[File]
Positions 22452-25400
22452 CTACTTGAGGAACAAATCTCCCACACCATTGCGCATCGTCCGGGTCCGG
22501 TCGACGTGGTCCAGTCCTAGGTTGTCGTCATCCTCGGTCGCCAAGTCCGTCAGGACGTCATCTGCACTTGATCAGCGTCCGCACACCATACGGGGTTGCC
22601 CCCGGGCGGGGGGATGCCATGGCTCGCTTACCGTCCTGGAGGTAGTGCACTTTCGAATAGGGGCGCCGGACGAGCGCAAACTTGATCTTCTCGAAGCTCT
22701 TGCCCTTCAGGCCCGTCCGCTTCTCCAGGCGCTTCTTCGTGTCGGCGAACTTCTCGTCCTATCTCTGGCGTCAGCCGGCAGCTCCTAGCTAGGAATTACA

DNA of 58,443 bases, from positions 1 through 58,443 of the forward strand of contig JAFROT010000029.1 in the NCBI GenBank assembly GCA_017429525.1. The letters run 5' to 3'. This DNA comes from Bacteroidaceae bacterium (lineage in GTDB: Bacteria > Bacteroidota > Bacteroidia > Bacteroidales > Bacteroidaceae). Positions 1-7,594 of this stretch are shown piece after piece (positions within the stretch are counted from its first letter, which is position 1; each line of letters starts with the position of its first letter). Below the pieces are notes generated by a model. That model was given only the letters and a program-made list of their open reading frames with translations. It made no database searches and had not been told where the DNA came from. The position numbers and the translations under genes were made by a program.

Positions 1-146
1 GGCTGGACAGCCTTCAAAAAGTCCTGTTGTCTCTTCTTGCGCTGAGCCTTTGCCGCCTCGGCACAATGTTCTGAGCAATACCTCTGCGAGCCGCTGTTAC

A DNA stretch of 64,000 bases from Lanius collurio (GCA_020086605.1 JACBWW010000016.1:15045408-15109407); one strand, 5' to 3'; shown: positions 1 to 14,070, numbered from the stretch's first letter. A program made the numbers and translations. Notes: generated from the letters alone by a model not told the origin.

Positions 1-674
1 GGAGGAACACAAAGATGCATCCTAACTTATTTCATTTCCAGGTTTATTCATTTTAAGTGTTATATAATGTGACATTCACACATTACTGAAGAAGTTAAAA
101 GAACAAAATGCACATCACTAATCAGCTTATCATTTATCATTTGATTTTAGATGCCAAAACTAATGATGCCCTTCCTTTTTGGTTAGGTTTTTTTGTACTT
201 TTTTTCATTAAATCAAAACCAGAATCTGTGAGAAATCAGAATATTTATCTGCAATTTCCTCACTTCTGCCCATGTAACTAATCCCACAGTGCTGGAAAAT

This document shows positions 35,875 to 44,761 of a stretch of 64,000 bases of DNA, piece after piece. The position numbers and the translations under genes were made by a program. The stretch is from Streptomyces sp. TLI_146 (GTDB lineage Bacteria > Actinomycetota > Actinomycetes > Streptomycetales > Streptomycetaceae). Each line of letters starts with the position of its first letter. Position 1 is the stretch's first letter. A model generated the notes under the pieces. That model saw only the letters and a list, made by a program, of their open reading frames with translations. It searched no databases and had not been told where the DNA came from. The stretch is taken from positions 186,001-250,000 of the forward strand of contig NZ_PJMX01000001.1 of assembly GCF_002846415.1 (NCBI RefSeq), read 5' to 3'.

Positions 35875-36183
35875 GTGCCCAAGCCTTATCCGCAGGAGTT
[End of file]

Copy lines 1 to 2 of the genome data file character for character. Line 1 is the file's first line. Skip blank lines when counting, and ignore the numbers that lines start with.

Positions 22452-25400
22452 CTACTTGAGGAACAAATCTCCCACACCATTGCGCATCGTCCGGGTCCGG